Friday, September 27, 2019

Media Shut Out Of 'Tormented' Mugabe Burial

Information just received indicates that President Emmerson Mnangagwa will not be attending the late former President Robert Mugabe’s private family burial in Zvimba this weekend.
According to the reports, Mnangagwa has designated Home Affairs and Cultural Heritage Minister Cain Mathema to stand for him and read his speech at the burial if the family opens up space for government officials to take part in the programme.
Mugabe and Mnangagwa had a fallout since the later disposed him from power in coup in November 2017 leading to Mugabe making dying wishes that include a call for Mnangagwa not to preside over his burial.
Mugabe also told the family that he does not want Mnangagwa and his allies to take custody of his body as it might be used for ritualistic purposes, sources said.
Before his death in Singapore, Mugabe told his family that he does not want to be associated with Mnangagwa, some government officials and military chiefs, whom he viewed as “betrayers” and “tormentors”.
Mugabe also told his family that he does not want Mnangagwa and the government to have custody of his body at any given moment and pontificate over it, insisting Grace and other family members must closely stick to it until it is interred.
Mnangagwa is expected to arrive in Zimbabwe on Friday night from the UN General Assembly.Patrick Zhuwao, a nephew of late former president Robert Mugabe, who is due for a private family burial this weekend says his uncle died a tormented man.
Speaking to City Press newspaper of South Africa recently, Zhuwao said his uncle was forced to seek refuge in a foreign country after “some of his own had turned against him and weighed him down mentally”.
The late struggle stalwart was, according to his nephew, “forced to seek peace of mind in Singapore, where he rented his own accommodation, had no doctor or nurse at hand, was bathed by his wife and son, and was even forced to travel to hospital using Singapore’s equivalent to Uber”.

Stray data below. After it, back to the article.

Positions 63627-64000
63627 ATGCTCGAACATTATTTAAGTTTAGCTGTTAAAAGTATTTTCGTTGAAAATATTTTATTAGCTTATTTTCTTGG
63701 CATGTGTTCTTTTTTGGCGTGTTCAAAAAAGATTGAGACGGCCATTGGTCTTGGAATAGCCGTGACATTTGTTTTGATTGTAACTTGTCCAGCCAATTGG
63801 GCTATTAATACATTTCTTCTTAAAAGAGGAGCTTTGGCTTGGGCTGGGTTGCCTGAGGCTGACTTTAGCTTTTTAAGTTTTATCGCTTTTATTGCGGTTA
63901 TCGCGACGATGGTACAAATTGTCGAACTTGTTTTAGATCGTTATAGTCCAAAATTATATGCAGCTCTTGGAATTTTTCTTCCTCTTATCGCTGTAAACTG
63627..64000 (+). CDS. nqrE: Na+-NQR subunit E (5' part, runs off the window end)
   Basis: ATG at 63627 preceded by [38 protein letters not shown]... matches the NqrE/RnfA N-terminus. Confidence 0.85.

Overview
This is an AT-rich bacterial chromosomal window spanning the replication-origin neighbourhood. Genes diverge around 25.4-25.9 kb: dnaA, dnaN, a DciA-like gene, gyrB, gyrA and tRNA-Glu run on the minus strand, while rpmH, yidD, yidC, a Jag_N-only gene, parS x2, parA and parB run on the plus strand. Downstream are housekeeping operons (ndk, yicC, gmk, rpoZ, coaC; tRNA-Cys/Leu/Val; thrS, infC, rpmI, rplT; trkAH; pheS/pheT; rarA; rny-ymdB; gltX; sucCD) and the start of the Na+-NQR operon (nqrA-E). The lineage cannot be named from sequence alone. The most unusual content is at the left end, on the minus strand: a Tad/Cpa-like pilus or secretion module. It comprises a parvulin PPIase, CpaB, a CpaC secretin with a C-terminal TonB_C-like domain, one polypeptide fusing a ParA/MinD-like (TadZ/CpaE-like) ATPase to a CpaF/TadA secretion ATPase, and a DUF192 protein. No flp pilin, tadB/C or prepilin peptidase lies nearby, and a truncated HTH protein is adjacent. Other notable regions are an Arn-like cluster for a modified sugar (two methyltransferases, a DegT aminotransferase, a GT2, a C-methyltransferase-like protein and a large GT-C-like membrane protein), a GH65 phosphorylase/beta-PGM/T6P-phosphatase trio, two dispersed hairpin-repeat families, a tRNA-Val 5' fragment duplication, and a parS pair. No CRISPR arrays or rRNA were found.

Zhuwao said the last straw for Robert Mugabe – who was deposed in 2017 – was when the current administration, led by President Emmerson Mnangagwa, realised that killing the ousted leader would result in a huge fallout – so, they resorted to using local TV stations to air content that was meant to “weigh him [Mugabe] down mentally”.
“The old man loved watching news on television. However, since his unceremonious ousting from power in a coup in 2017, most of his former allies had turned against him and were uttering obscenities against him on a regular basis, something that scarred him immensely.
“For his own peace of mind, he decided to leave the country,” said Zhuwao.
“Mugabe had no doctor looking after him. Mrs Mugabe had to train staff to assist the family. He was looked after by domestic workers who had no medical training; these are the people who were assisting Mrs Mugabe to look after her husband.
“When he needed to go on regular trips to see the doctor, they had to order the equivalent of Uber, called Grab – a Singaporean transport company offering this service,” said Zhuwao.
He said such treatment would explain why the family was struggling to reconcile with Mnangagwa and his administration, which he accused of “grandstanding and wanting Mugabe to be buried according to their preference”.
“They cannot have a say because they abandoned him,” he said.
He said that, even when “Mugabe knew that his life was slipping away and could have quite easily said: ‘Take me back to Zimbabwe; I am going to die in Zimbabwe,’ he had opted to rather die in a foreign country – away from most of his colleagues who had ostracised him and blamed him for everything that went wrong”.
Mugabe’s family yesterday dumped government plans to bury Mugabe in a mausoleum at the National Heroes Acre and quickly moved to their rural home in Zvimba where he will be buried tomorrow.
Journalists and other visitors were on Thursday turned away from close to Mugabe’s rural home where secret burial preparations are underway.